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July is a good time to start planning for season extension, whether that means buying a new hoophouse or replacing worn-out row cover and frost fabric. Here are some ideas that can help you make fall and winter as profitable and productive as summer.
If you can provide shade and moisture, you can get many cool-weather crops started in the heat of summer. Beets, carrots, chard, lettuce, onions, radishes, and turnips will actually germinate at soil temperatures of 85-95F (30º-35ºC), though they prefer it about 10º cooler. Escarole, endive, kale and kohlrabi won't germinate above 80ºF (27ºC), and spinach won't germinate above 75ºF (24ºC). To lower soil temperature, consider erecting hoops covered with shade cloth. Johnny's sells a knitted shade cloth that provides good ventilation when held above crops on Quick Hoops™. Sizes are available to perfectly fit Quick Hoops™ low tunnels or high tunnels. Soil should be watered thoroughly after putting on the shade cloth and before planting to give the soil a few days to cool off. Fall crops need ample moisture to get them started in summer; use drip irrigation and turn it on every day to keep the top few inches of soil moist.
Be prepared for unexpected frosts as the weather cools. Johnny's row covers are available in a number of weights and sizes to provide exactly the protection you need on fall crops. A wide piece of heavy row cover can be pulled over multiple beds quickly when a heavy frost threatens. Row covers also can be used on hoops to create a protected microclimate all fall. The Quick Hoops™ bender makes perfect hoops from locally available electrical conduit, and Snap Clamps make it easy to attach row cover or poly for tight, stable low tunnels. Hoop Loops are pre-formed wire hoops with loops that allow you to secure twine down the length of the bed. When covered with row cover, the hoops and twine create a mini-greenhouse that prevents the covering from abrading plants.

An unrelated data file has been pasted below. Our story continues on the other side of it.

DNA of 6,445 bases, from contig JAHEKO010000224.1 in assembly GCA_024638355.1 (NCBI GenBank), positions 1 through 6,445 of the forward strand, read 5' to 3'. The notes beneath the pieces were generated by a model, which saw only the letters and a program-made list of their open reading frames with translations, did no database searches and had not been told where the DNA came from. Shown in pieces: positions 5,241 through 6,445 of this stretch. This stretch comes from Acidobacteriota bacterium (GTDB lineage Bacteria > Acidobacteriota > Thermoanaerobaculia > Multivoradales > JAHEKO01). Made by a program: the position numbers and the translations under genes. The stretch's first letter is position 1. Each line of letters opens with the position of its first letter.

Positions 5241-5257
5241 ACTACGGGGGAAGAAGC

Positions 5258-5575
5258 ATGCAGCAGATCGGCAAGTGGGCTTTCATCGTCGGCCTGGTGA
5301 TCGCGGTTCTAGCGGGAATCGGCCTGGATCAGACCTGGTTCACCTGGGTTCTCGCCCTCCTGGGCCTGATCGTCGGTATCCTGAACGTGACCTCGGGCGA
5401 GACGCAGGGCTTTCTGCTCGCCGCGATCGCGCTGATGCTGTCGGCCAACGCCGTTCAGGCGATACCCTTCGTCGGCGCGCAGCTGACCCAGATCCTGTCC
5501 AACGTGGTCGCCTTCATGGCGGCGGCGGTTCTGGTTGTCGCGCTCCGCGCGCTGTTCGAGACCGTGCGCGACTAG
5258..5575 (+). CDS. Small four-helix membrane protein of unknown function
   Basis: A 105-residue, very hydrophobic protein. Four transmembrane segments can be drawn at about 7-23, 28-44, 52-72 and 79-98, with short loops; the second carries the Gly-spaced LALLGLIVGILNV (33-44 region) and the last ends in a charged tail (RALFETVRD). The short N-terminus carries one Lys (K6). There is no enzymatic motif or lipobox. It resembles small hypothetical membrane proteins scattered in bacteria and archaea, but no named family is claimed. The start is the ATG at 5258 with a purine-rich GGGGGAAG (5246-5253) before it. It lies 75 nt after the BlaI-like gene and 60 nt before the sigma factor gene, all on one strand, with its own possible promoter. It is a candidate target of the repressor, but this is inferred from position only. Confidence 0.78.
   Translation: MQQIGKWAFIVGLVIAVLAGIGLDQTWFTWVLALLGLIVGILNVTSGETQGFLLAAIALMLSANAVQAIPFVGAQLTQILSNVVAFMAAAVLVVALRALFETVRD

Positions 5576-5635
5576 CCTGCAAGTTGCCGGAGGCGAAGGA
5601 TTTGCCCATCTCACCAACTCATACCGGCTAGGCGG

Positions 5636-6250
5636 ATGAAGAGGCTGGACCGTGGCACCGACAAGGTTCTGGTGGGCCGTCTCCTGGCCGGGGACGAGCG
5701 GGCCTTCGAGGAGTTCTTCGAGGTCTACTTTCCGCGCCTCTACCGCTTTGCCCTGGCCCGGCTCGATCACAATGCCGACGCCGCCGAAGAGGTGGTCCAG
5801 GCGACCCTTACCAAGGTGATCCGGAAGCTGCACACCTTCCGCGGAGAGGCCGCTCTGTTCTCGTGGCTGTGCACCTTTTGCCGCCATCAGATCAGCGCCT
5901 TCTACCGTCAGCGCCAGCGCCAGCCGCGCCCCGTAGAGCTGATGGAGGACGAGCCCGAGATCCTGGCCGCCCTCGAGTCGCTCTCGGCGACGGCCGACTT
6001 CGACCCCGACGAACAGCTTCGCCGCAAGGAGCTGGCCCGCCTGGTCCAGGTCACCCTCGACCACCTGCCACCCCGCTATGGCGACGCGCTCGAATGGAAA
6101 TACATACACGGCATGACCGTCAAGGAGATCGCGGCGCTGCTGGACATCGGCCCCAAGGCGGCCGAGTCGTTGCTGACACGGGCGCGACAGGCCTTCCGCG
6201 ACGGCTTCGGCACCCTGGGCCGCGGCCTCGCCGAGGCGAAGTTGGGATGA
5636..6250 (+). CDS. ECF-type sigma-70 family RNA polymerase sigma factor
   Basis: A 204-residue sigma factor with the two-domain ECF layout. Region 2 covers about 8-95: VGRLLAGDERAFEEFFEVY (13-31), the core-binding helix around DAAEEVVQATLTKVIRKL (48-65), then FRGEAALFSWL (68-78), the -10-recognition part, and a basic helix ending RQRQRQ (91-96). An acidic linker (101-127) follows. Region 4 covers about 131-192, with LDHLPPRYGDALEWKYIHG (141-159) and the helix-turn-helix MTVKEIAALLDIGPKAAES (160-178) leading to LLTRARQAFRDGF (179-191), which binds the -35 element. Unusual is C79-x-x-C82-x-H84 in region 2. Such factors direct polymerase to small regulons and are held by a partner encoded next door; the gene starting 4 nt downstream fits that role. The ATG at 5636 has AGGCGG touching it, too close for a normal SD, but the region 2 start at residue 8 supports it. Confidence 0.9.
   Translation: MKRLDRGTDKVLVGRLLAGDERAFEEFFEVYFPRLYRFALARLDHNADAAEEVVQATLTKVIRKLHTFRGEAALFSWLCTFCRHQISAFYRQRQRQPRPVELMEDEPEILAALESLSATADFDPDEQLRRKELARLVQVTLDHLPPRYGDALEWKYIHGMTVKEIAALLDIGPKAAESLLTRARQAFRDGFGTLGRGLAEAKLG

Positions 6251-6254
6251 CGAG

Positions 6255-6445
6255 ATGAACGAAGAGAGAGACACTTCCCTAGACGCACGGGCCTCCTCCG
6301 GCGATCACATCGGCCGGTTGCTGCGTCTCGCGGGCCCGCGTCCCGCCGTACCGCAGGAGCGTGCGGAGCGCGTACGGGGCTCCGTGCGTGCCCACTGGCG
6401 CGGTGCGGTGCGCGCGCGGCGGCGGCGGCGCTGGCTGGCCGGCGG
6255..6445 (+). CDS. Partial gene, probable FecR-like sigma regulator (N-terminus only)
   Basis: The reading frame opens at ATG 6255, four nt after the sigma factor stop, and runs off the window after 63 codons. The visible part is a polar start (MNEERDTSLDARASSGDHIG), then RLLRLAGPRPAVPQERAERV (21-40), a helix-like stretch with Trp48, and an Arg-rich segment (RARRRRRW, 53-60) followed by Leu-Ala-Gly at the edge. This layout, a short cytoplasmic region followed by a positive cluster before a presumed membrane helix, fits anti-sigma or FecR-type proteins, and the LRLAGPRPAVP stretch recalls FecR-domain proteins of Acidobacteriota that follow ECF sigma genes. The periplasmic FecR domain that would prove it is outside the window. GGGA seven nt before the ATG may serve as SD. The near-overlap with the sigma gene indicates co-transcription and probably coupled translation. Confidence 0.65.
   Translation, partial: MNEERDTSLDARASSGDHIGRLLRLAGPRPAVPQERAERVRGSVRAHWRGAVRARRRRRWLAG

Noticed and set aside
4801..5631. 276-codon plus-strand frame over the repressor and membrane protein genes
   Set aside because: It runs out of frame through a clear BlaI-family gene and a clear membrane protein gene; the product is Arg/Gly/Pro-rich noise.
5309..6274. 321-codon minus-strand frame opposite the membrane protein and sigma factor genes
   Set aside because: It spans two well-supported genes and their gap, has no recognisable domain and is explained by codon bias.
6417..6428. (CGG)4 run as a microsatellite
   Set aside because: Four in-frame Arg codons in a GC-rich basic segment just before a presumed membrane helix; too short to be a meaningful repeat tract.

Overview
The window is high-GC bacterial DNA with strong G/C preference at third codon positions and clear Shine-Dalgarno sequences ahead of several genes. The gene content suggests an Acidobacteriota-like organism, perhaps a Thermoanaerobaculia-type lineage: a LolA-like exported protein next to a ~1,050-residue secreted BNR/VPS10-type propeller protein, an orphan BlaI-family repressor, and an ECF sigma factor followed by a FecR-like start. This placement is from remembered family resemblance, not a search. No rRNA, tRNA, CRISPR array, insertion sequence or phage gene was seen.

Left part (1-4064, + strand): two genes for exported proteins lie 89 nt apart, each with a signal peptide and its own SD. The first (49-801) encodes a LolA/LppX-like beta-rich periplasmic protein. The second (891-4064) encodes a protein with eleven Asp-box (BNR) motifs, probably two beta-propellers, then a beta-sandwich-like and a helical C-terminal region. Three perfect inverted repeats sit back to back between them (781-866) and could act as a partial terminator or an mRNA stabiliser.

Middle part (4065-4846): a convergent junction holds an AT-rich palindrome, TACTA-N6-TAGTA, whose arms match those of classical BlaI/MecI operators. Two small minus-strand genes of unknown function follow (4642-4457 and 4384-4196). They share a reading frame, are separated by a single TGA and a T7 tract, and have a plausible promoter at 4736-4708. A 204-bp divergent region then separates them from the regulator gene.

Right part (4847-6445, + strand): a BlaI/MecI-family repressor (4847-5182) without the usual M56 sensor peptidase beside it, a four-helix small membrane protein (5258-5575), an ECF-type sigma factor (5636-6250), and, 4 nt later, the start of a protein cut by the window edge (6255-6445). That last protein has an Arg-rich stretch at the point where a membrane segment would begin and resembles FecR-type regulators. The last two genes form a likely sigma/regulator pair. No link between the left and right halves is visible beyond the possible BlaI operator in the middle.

In September, plant in the hoophouse. You have plenty of time to get one or more crops of beets, broccoli, cabbage, Chinese cabbage, endive and escarole, greens, kale and collards, kohlrabi, lettuce, radishes, spinach, and turnips. Plant growth will slow as the days get shorter, but the cooler weather of fall will keep crops healthy. Plant enough that you can harvest for many weeks.
Carrots can be planted for harvest all winter, in a hoophouse or low tunnel. Carrots will grow to maturity in fall but can be left in the ground to harvest as needed and they will get sweeter and more flavorful from in-ground storage. Spinach will continue to grow most of the winter, so young leaves can be picked repeatedly.Plant a crop of overwintering spinach in low tunnels covered with row cover in fall and poly in winter. Seed spinach before the first frost and the plants will reach 3-4 inches in diameter before winter cold stops their growth. They will resume growth in late winter and be a month earlier than spring-sown spinach.